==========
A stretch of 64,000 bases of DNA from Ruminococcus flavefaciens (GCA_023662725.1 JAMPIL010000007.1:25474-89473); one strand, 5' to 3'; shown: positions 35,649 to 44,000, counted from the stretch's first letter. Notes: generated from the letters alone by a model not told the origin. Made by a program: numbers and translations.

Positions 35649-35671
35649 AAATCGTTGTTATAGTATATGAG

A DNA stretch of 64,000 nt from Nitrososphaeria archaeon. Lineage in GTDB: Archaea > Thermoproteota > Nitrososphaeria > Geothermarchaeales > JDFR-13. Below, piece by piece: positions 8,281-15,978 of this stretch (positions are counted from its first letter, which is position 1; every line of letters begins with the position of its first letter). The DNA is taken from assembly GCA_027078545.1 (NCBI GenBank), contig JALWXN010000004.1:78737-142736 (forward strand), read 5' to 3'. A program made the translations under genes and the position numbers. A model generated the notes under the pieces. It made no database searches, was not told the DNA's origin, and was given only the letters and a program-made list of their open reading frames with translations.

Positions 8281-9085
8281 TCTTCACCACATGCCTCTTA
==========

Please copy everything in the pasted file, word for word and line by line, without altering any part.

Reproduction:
A stretch of 64,000 bases of DNA from Ruminococcus flavefaciens (GCA_023662725.1 JAMPIL010000007.1:25474-89473); one strand, 5' to 3'; shown: positions 35,649 to 44,000, counted from the stretch's first letter. Notes: generated from the letters alone by a model not told the origin. Made by a program: numbers and translations.

Positions 35649-35671
35649 AAATCGTTGTTATAGTATATGAG

A DNA stretch of 64,000 nt from Nitrososphaeria archaeon. Lineage in GTDB: Archaea > Thermoproteota > Nitrososphaeria > Geothermarchaeales > JDFR-13. Below, piece by piece: positions 8,281-15,978 of this stretch (positions are counted from its first letter, which is position 1; every line of letters begins with the position of its first letter). The DNA is taken from assembly GCA_027078545.1 (NCBI GenBank), contig JALWXN010000004.1:78737-142736 (forward strand), read 5' to 3'. A program made the translations under genes and the position numbers. A model generated the notes under the pieces. It made no database searches, was not told the DNA's origin, and was given only the letters and a program-made list of their open reading frames with translations.

Positions 8281-9085
8281 TCTTCACCACATGCCTCTTA